Format: Video from The Magic Flashdrive on laptop.
The premise is simple. The awesomely named Marmaduke Ruggles (Laughton) is the manservant of the Earl of Burnstead (Roland Young). One evening, the Earl is instructed in the fine art of poker by some visiting Americans. Long story short, he bet Ruggles and lost, which means that Ruggles is now in the employ of the loud, uncouth, and garish Egbert Floud (Charles Ruggles). This is important news for Effie Floud (Mary Boland), who wishes to become the queen of the social register in their little town of Red Gap, Washington.
Before we get there, we get plenty of ideas of what might be to come. Effie wants Ruggles to straighten out her husband’s wardrobe and help culture him. Egbert wants to sit in saloons and drink, and brings Ruggles with him. After a few comedic moments, including what may be the first time Ruggles gets drunk, we head off to Red Gap and the new life for everyone.
The main problem occurs because of Egbert’s inability to understand exactly what a manservant is. He insists on treating Ruggles not as an employee, but as an equal. He also insists on introducing him to everyone in Red Gap as “Colonel” Ruggles despite Ruggles’s insistence that he never served in the military. But the rumor spreads faster than the truth, and before too long, everyone in town assumes that Ruggles is a guest of the Flouds and not their employee. This causes tremendous social embarrassment for the proud and prickly Effie. It also causes friction with the son-in-law, Charles Belknap-Johnson, who is a social climber of a different stripe.
Eventually, because this is a movie from 1935, Ruggles finds love in the little town. Specifically, he becomes attracted to Prunella Judson (the tragi-comically awesome Zasu Pitts), who also happens to be the first person he’s ever met to not make fun of his ridiculous first name. She encourages Ruggles to become his own man and inspires a new confidence in him that is sorely put to the test with the Earl of Burnstead arrives to take Ruggles back into service.
While the ultimate message of Ruggles of Red Gap is a good one about being one’s own man and pursuing a dream, nothing about the film is actually that serious. This is a film where one of its biggest strengths—the broad comedy—is also one of its biggest weaknesses. This is certainly a film that played better in 1935 than it does today, but that doesn’t mean that it’s not a film worth watching. It’s simply that all of the characters—Ruggles and the Flouds in particular—are such immensely broad stereotypes that they border very close to being cartoon characters. This is most true of Egbert Floud, who is one whoop and a lariat away from being Yosemite Sam.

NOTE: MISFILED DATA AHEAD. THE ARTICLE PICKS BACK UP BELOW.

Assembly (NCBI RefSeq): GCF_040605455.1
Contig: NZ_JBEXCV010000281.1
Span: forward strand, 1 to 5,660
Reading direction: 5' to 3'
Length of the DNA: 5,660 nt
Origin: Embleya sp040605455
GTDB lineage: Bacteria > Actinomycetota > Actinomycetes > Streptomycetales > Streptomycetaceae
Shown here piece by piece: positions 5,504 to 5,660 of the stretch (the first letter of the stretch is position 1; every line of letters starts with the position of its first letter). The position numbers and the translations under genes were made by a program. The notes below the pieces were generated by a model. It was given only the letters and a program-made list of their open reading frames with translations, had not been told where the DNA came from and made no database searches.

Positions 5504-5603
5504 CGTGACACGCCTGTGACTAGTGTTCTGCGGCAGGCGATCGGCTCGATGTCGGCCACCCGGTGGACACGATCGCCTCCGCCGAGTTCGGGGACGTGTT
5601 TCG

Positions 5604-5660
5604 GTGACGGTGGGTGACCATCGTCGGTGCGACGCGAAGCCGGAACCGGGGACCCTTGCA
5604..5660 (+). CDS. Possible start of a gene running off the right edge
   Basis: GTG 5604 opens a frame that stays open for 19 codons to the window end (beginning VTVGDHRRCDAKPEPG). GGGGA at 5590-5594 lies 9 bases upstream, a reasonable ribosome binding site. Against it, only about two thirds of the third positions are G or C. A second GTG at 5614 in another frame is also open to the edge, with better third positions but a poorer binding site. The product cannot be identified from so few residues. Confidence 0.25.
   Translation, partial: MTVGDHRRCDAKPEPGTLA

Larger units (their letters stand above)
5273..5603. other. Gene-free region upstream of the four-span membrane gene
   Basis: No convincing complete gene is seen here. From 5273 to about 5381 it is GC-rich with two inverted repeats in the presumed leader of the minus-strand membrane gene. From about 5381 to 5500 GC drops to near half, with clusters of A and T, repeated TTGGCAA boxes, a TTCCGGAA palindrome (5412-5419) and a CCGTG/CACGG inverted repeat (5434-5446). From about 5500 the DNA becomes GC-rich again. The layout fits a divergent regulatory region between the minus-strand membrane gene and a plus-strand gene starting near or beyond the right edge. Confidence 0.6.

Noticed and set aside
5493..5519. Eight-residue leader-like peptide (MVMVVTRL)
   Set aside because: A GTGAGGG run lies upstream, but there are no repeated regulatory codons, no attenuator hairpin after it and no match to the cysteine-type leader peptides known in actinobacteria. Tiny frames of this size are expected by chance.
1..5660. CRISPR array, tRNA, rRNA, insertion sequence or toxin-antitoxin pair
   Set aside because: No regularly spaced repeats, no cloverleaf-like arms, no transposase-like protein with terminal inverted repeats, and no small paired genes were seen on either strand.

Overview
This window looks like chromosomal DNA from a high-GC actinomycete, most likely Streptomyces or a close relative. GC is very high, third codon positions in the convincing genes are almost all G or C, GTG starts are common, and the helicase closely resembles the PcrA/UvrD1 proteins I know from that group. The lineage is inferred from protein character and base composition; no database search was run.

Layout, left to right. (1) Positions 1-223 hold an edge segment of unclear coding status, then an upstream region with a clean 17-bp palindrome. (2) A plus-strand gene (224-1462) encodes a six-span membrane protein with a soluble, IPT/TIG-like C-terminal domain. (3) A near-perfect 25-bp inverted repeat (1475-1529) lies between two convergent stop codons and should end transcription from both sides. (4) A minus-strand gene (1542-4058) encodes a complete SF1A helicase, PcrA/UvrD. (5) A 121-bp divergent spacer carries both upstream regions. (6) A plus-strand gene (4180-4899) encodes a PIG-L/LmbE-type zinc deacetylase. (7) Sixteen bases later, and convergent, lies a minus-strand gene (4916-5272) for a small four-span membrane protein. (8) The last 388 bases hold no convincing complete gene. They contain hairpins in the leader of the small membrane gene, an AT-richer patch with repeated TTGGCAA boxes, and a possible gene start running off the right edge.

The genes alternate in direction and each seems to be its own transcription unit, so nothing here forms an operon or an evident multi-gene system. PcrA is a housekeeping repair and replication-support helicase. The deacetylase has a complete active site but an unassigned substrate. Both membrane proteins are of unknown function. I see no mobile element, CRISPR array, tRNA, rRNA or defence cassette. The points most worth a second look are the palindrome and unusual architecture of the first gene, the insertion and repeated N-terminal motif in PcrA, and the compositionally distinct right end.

But that’s okay. Really, it all works perfectly, and a great deal of that comes from the performance of Charles Laughton. I tend to think of Laughton in more serious roles. He’s the main thing I remember from then 1935 Mutiny on the Bounty, and while he has some comic moments in a film like Witness for the Prosecution, in the main, I think of him as a dramatic actor. Here, while he plays Ruggles as a straight man for most of the film, there’s no question that this is a comic performance, and it’s a damn good one. I’m pretty convinced that Laughton, as good as he was in Mutiny on the Bounty, was nominated for the wrong role and the wrong film.
The best thing about Ruggles of Red Gap is that it’s fun and parts of it are still genuinely funny. It’s a difficult film to dislike in any respect because it isn’t serious and it’s not meant to be. I enjoyed the hell out of it, and no one is more surprised than I am.
The films I have on the flashdrive tend to be one and done, but there are a few that I’ve kept. I’m keeping Ruggles of Red Gap because this is a film I will very much want to watch again some day.
Why to watch Ruggles of Red Gap: Charles Laughton does comedy and does it really well.
Why not to watch: It plays things so broadly that quite a bit is beyond farce.